The filming in Kingswear involves a good deal of period recreation, not just of the station but of the street leading to the hotel where Sarah and Charles Smithson (played by stage actor Jeremy Irons) will spend a night together, and where they will be observed by Charles’ manservant Sam, who then commits the crucial betrayal. A good many locals have been drafted as ‘authentic’ faces, not just for the backgrounds but even in small parts (these are experienced non-actors, however, as Dartmouth seems to be often called on by film and TV crews). Shooting goes on until ten at night on one scene in which Sam simply crossing the road is orchestrated with various Victorian conveyances passing by over the rubber cobble-stones. Period, in this case, is both a challenge and a danger, as Reisz admits. ‘There’s a kind of double process going on. You use up an enormous amount of energy just saying to yourself, does that feel Victorian? But the moment you become a tourist in the period, you’re dead. It’s quite difficult to avoid because that world of Victorian interiors is so dominated by detail. And the moment you reproduce that faithfully you’re in television-land.’
Time and setting become more ambiguous in another scene, shot the following morning, where Charles, having for a while lost Sarah, is sitting, with the abstracted tranquillity, perhaps, of the convalescent, in a garden overlooking a headland that might be anywhere in the world. A telegram then arrives announcing that she has been found. Reisz points out something which Fowles is pleased to see being admitted at last by ‘most academic critics’, namely that Charles is in many ways the central character. In terms of the adaptation, and the balance with Meryl Streep’s Sarah—according to Reisz, a character whose ‘nature is absolute, who won’t brook any compromise’ played by an actress of great authority who is happiest going ‘beyond naturalism’—the character of Charles has been significantly revised.
‘Charles is a bigger character than Sarah, he is in all the events, so the pull between the nineteenth and twentieth centuries, or between manners and feelings, is in him. In the novel he is rather passive, a person of sensibility but not much authority. We’ve tried to make a film about the sentimental education of a decent Victorian chap. He starts more innocent and ends more knowing than in the book.’ The commercial success of the film, Reisz feels, will depend on how audiences respond to this change in Charles. ‘He is a rather chilly, forbidding person, for the first half of the story at least. He does some fairly awful things, because his feelings are so covert, so manners-ridden. The risk is whether audiences will go with him, will want him to be enlightened.’
Inevitably, there are little more than glimmerings at the moment of how Fowles’ double ending will be handled. The setting is no longer London, and the menage of the Rossettis, but the ambiguousness has been preserved. ‘We’ve got a sort of happy ending. But you don’t know whether that’s what he should be doing. I think you know that she should be doing it.’ Fowles was even more reluctant, on the grounds of professional courtesy, to discuss the point. Of the two endings (which in the first draft of his novel, apparently, had been in the reverse order), he confessed, ‘They’ve found a rather neat way of leaving it.’ Of Pinter’s script, ‘What really struck me was how much better it was than all the previous ones. Mainly in the brilliant compression. I don’t believe in exact fidelity. The kind of director I’ve learned to distrust is the one who says, Mr Fowles, I love your book, I’m not going to change a line of it. I think in all good conversions, the scriptwriter finds a metaphor for the novel, he doesn’t try to reproduce it.’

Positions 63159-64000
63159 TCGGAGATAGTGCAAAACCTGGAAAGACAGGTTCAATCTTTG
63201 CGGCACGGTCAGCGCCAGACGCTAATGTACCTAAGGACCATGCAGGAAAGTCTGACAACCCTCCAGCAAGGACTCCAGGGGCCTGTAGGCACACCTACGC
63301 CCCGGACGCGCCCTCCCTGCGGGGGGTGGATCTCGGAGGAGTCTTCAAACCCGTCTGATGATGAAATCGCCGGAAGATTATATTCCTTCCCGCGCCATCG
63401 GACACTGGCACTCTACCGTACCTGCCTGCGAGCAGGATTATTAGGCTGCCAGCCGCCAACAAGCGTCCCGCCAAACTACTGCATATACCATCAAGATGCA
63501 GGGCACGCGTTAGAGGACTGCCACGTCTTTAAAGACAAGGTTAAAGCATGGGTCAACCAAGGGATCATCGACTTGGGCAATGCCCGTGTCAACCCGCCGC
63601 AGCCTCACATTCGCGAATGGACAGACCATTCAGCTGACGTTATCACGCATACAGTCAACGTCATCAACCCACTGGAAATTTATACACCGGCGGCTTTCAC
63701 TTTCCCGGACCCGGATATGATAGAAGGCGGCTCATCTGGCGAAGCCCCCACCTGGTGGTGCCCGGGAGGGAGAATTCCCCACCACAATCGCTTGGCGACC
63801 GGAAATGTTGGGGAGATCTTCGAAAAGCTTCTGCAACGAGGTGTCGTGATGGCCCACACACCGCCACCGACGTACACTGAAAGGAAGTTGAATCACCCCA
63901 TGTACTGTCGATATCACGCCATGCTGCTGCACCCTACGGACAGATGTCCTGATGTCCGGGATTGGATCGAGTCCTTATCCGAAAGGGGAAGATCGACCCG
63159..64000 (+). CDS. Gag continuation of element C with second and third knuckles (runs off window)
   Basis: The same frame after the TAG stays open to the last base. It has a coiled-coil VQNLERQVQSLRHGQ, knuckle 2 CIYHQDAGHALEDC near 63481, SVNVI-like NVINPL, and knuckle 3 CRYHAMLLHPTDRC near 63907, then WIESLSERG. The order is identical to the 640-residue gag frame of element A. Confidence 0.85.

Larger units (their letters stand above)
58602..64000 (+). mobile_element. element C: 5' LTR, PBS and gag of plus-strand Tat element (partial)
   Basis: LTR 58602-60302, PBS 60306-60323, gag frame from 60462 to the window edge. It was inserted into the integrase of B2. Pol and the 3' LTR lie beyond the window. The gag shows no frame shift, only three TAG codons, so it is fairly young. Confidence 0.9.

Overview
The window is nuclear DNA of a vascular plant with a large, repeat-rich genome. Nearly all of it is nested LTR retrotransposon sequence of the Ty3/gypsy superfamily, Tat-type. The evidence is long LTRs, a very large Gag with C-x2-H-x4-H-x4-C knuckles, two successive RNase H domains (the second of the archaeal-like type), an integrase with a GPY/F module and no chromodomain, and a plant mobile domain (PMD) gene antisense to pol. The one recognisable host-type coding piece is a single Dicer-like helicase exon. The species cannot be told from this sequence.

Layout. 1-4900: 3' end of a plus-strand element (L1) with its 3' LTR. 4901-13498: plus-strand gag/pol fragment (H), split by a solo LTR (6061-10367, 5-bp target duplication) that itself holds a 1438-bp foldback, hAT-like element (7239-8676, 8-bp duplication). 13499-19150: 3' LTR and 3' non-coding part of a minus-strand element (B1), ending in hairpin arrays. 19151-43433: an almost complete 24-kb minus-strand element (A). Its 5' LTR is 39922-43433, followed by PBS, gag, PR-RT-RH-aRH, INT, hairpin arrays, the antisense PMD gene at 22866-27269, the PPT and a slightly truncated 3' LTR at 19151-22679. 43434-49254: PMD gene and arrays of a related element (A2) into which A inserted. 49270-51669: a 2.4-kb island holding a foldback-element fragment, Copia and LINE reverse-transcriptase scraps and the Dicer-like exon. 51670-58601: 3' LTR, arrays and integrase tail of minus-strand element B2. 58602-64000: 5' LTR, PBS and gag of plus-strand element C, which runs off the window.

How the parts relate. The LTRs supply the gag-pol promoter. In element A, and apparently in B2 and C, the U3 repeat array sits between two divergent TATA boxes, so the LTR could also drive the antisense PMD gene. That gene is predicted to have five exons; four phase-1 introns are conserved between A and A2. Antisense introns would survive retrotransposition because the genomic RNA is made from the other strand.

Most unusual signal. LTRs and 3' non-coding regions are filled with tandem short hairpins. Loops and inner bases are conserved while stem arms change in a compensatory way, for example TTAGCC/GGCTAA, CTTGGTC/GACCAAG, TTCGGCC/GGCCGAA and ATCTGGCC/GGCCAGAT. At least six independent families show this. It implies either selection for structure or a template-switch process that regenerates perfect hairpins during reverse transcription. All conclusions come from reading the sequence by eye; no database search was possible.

Given that one of Fowles’ preoccupations has been the way people define themselves through language, and the tussle over English as it is used in England and in America—‘I think I’m possibly more fond of the American way now’—the cross-Atlantic casting of The French Lieutenant’s Woman is interesting. ‘When Zinnemann was trying to get a production going, we had an absurd afternoon, in which I was arguing that an American actress would be the best solution, and it was the American director who was saying it must be a British actress. Even in the book I suggested that the kind of freedom Sarah was trying to get was more typical of midnineteenth century America than of Britain.’ Ironically, on the film of The Collector, where Fowles had no credited participation in the script, he worked for a month in Hollywood, ‘sort of putting it back into British English.’
As the history of The French Lieutenant’s Woman project shows, Fowles has a greater acquaintance with the film world than one might expect, and admits to being, until recently, a constant filmgoer. He suggests some possible equations: is Citizen Kane the Ulysses of cinema, is Satyajit Ray its Jane Austen? The Collector at one time was to be a small-budget, black-and-white, art-house film, possibly to be directed by Robert Bresson. ‘I was born in 1926, and anyone born after the time when the cinema became popular and easily accessible has been deeply influenced in the way you tell stories. I did at one time analyse my dreams in great detail, and I’ve recognised there that you get jump cuts and cross cuts. One must think a bit with the camera now. In The French Lieutenant’s Woman, I was quite definitely making cinema cuts here and there in the narrative. But the last novel I wrote, Daniel Martin, was deliberately designed to be unfilmable, because I think there are things the novel can do that the cinema never can. I’ve always wanted to write a book where you see a character as a boy and an adolescent and a grown man. And in the cinema that’s one of the most notorious nightmares. But the rights to Daniel Martin have been sold, again to a director I like, Sydney Pollack, who wanted to do The French Lieutenant’s Woman …’

Richard Combs, “In Search of ‘The French Lieutenant’s Woman,'” Sight and Sound, 50 (Winter 1980-1981) 34-35